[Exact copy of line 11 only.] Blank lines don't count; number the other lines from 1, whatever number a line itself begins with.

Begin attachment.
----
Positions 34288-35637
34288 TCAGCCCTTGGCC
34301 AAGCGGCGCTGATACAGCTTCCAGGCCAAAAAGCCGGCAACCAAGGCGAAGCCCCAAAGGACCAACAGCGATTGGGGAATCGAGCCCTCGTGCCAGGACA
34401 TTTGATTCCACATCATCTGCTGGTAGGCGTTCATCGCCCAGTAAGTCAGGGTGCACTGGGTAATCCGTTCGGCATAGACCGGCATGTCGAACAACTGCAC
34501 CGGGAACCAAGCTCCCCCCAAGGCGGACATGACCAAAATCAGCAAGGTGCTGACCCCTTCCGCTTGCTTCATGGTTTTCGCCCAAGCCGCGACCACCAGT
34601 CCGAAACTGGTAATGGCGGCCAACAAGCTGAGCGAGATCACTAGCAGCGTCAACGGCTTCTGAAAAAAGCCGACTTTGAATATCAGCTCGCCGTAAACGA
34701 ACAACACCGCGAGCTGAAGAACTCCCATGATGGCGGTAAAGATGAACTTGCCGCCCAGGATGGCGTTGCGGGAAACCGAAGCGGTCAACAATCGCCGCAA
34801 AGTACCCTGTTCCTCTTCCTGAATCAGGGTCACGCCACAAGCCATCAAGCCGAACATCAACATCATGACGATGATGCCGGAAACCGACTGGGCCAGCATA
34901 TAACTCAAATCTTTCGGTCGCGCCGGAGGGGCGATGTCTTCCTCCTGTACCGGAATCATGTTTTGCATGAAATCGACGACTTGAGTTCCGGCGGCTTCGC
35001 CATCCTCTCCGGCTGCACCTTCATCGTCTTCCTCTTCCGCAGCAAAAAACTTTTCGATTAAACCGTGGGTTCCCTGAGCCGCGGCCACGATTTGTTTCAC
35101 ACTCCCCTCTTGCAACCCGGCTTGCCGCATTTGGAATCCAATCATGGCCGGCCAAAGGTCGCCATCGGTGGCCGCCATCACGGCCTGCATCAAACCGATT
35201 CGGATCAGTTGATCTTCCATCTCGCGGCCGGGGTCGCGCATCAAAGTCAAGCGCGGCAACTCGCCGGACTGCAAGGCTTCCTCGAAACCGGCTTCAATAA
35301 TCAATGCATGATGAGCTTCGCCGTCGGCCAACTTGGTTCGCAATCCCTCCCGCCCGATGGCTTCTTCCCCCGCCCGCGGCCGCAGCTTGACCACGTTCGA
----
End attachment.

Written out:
35101 ACTCCCCTCTTGCAACCCGGCTTGCCGCATTTGGAATCCAATCATGGCCGGCCAAAGGTCGCCATCGGTGGCCGCCATCACGGCCTGCATCAAACCGATT